Cooper then added: “Again, no one really seemed to care to check the facts. For security reasons, the White House doesn’t comment on logistics of presidential trips, but they have made an exception this time. He then quoted Robert Gibbs, the White House press secretary, as saying, “I am not going to go into how much it costs to protect the president, [but this trip] is comparable to when President Clinton and when President Bush traveled abroad. This trip doesn’t cost $200 million a day.” Geoff Morrell, the Pentagon press secretary, said: “I will take the liberty this time of dismissing as absolutely absurd, this notion that somehow we were deploying 10 percent of the Navy and some 34 ships and an aircraft carrier in support of the president’s trip to Asia. That’s just comical. Nothing close to that is being done.”

Cooper also pointed out that, according to the Congressional Budget Office, the entire war effort in Afghanistan was costing about $190 million a day and that President Bill Clinton’s 1998 trip to Africa — with 1,300 people and of roughly similar duration, cost, according to the Government Accountability Office and adjusted for inflation, “about $5.2 million a day.”

When widely followed public figures feel free to say anything, without any fact-checking, we have a problem. It becomes impossible for a democracy to think intelligently about big issues — deficit reduction, health care, taxes, energy/climate — let alone act on them. Facts, opinions and fabrications just blend together. But the carnival barkers that so dominate our public debate today are not going away — and neither is the Internet. All you can hope is that more people will do what Cooper did — so when the next crazy lie races around the world, people’s first instinct will be to doubt it, not repeat it.

Thomas L. Friedman, New York Times


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Accountability for Torture (in Britain)

The contrast could not be more distressing.

The British government has decided to pay former detainees at Guantánamo Bay, Cuba, tens of millions of dollars in compensation and conduct an independent investigation into its role in the mistreatment of prisoners.

The United States still operates the Guantánamo camp, with no end in sight. None of the truly dangerous terrorists there have been brought to justice, while many prisoners are still held who never should have been. The government not only refuses to come clean on this ignoble history, but it is covering up the Bush administration’s abuses by denying victims a day in court.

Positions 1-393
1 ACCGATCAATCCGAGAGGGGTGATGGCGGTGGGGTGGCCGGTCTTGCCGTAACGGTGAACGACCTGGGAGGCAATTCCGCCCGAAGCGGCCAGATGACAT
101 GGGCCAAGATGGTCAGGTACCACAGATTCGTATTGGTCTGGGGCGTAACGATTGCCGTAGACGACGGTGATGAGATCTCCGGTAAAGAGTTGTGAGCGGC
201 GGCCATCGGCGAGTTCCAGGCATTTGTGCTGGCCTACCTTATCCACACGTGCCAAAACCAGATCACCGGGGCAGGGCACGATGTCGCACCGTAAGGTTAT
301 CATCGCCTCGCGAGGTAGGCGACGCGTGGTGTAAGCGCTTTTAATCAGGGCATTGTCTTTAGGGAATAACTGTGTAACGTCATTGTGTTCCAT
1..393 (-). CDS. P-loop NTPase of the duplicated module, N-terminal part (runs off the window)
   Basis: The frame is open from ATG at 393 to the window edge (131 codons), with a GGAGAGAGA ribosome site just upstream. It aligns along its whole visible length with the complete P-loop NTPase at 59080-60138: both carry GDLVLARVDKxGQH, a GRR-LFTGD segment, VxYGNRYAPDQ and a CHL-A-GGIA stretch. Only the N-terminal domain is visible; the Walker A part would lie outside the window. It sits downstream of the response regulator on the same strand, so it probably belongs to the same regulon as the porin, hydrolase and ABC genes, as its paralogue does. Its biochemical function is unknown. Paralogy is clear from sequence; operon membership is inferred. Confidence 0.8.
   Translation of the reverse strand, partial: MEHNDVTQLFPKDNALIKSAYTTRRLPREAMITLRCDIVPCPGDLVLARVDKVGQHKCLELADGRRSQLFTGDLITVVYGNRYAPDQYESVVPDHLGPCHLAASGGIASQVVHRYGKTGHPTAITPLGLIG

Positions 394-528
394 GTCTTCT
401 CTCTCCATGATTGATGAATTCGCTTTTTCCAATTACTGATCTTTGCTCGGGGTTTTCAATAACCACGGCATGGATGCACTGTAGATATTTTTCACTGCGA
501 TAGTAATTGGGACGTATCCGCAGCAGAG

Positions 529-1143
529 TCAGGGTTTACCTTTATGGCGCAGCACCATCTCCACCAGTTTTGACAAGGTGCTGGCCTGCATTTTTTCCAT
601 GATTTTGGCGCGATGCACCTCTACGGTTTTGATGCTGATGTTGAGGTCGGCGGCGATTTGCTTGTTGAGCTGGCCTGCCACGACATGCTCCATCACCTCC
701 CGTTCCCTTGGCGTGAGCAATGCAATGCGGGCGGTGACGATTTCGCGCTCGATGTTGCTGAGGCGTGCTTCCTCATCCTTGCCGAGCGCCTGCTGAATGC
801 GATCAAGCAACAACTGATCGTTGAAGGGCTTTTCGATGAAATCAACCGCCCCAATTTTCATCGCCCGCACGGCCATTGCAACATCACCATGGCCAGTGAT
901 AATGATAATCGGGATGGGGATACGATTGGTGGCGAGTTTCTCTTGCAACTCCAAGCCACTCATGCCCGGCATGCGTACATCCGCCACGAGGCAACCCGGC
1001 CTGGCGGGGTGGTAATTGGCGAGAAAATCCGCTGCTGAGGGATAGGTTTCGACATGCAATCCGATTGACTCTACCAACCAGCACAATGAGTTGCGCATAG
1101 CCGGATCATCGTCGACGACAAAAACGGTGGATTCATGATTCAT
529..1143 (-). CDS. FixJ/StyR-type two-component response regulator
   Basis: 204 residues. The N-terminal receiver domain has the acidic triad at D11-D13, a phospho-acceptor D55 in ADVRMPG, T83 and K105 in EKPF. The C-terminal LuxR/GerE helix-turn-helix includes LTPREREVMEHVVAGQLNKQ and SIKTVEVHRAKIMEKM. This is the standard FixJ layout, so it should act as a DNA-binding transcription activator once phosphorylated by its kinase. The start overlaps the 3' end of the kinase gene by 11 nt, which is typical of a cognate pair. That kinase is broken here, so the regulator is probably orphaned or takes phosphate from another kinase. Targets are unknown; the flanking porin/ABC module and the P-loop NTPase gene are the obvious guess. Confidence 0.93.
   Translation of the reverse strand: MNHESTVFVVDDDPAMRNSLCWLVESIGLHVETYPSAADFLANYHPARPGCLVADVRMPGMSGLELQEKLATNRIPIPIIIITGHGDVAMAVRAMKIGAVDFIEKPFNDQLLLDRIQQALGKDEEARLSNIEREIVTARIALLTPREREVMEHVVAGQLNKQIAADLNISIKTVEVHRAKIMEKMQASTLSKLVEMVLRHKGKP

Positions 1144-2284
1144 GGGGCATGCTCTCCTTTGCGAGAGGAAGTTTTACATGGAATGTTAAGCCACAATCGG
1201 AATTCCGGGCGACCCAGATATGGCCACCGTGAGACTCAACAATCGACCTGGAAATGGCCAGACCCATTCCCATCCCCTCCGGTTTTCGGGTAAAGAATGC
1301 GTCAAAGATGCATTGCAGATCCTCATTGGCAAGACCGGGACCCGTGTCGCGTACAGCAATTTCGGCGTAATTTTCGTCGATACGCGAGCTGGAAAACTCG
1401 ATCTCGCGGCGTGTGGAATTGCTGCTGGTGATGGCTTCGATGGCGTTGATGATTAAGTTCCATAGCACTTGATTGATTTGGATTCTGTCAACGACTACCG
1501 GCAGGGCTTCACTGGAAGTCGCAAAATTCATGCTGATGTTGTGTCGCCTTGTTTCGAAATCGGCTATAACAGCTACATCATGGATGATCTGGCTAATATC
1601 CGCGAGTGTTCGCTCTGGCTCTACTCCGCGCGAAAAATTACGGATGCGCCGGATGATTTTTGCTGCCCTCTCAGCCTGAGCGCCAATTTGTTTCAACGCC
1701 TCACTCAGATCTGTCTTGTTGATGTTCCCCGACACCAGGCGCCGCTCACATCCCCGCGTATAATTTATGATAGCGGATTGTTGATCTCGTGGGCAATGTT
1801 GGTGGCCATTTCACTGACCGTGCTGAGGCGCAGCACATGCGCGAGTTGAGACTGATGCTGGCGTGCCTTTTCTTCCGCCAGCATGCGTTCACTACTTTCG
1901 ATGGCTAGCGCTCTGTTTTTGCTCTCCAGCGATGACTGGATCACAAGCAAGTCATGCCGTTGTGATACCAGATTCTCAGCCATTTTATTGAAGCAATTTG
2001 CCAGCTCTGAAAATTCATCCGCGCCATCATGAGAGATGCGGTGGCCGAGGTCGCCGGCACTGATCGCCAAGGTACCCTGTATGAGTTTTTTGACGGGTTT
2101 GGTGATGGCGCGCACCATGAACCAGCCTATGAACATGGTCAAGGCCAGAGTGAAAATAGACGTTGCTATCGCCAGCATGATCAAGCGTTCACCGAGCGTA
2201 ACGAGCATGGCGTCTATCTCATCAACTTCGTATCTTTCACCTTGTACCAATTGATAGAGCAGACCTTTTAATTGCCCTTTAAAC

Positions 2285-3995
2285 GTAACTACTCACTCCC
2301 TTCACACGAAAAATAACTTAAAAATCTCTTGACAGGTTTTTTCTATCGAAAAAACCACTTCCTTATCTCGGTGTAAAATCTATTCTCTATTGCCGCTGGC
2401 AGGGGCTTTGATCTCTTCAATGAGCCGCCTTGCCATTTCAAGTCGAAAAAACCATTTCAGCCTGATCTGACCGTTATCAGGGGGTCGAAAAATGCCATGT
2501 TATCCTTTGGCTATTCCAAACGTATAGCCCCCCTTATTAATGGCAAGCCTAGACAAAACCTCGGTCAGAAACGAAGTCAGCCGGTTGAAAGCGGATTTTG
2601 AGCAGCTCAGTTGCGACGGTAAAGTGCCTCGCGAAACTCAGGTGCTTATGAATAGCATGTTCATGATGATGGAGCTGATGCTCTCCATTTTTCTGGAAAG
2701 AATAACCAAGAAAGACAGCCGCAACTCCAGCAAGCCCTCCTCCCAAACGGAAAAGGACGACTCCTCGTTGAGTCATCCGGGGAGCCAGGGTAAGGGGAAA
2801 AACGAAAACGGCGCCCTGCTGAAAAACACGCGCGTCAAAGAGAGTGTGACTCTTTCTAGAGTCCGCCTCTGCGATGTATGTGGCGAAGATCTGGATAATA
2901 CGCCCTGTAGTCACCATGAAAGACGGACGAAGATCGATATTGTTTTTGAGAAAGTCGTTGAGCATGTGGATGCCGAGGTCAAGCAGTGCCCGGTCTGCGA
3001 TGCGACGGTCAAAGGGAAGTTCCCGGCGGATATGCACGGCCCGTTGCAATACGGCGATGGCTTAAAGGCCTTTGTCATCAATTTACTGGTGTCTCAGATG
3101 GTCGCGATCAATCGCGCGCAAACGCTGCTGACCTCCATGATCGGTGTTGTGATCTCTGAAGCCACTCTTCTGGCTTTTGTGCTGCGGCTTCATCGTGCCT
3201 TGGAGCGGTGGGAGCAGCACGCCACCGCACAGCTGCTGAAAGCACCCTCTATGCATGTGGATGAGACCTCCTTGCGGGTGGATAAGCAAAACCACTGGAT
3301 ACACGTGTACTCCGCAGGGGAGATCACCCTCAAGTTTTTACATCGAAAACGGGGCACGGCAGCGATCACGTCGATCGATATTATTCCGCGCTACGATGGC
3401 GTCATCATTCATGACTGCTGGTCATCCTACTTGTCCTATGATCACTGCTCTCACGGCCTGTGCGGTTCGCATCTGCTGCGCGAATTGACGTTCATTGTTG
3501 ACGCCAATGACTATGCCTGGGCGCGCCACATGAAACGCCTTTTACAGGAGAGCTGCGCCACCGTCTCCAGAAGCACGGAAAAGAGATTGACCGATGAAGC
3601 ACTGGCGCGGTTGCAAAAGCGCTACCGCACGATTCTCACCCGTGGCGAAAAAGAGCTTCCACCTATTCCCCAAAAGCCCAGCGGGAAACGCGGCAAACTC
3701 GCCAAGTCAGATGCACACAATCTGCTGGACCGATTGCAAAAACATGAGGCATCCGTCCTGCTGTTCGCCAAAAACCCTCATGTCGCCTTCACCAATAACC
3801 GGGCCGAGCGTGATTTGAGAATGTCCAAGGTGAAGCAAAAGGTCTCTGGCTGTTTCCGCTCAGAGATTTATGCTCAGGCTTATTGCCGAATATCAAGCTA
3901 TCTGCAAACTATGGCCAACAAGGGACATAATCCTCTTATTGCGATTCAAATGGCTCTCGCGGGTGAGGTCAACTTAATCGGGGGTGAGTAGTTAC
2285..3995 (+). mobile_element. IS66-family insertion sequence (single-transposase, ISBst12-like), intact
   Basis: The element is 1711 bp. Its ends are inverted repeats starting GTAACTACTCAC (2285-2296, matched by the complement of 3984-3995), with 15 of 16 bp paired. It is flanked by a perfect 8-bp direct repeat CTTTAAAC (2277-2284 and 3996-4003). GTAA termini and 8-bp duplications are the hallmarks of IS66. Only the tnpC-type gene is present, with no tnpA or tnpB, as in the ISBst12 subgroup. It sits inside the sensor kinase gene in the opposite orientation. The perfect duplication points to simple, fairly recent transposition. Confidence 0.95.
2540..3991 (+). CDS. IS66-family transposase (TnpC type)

In July, Prime Minister David Cameron announced that there would be an independent investigation into Britain’s role in the mistreatment of detainees. On Tuesday, the government announced that it was compensating British citizens who were held at Guantánamo, six of whom filed a lawsuit accusing government agencies of complicity in their detention, torture and incarceration.

Three years ago, Canada apologized and paid compensation to Maher Arar, a Canadian torture victim, following an investigation into how the Royal Canadian Mounted Police mistakenly identified him as a terrorist. American authorities acted on that false information to arrest Mr. Arar and “render” him overseas. Even after the mistake was revealed, they continued to hold him.

The United States has neither compensated victims of illegal detention and abuse nor taken steps to hold the architects of the human rights abuses accountable. Indeed, some of the Obama administration’s biggest legal victories have come in shielding Bush-era officials by getting lawsuits brought by victims with credible claims of kidnapping and torture thrown out of court on specious secrecy grounds, without any testimony being heard.

Among the former detainees whom Britain has agreed to compensate is Binyam Mohamed, an Ethiopian-born former detainee with a British right of residency who said that he was tortured after American authorities sent him to Morocco. In September, a federal appeals court dismissed his case on unconvincing security grounds presented by Obama administration lawyers.

It will do no good for this nation’s tarnished human rights reputation that at the same time Britain took responsibility for its comparatively minor role in the ill treatment of terrorism suspects, former President George W. Bush was bragging in a new book that he had personally authorized the repeated use of a form of simulated drowning called waterboarding on Khalid Sheikh Mohammed, the accused mastermind of Sept. 11.

At least someone is owning up to the awful legacy of Mr. Bush’s illegal detention policies.

Editorial, New York Times


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Don’t Get Cocky, GOP

Obama is weak, but it is always difficult to defeat a sitting president.

It has been a brutal month for President Obama. The historic electoral rebuke delivered to his party was followed at the G-20 meeting by a public rebuff of the Federal Reserve’s QE2 program and the administration’s handling of the China currency issue.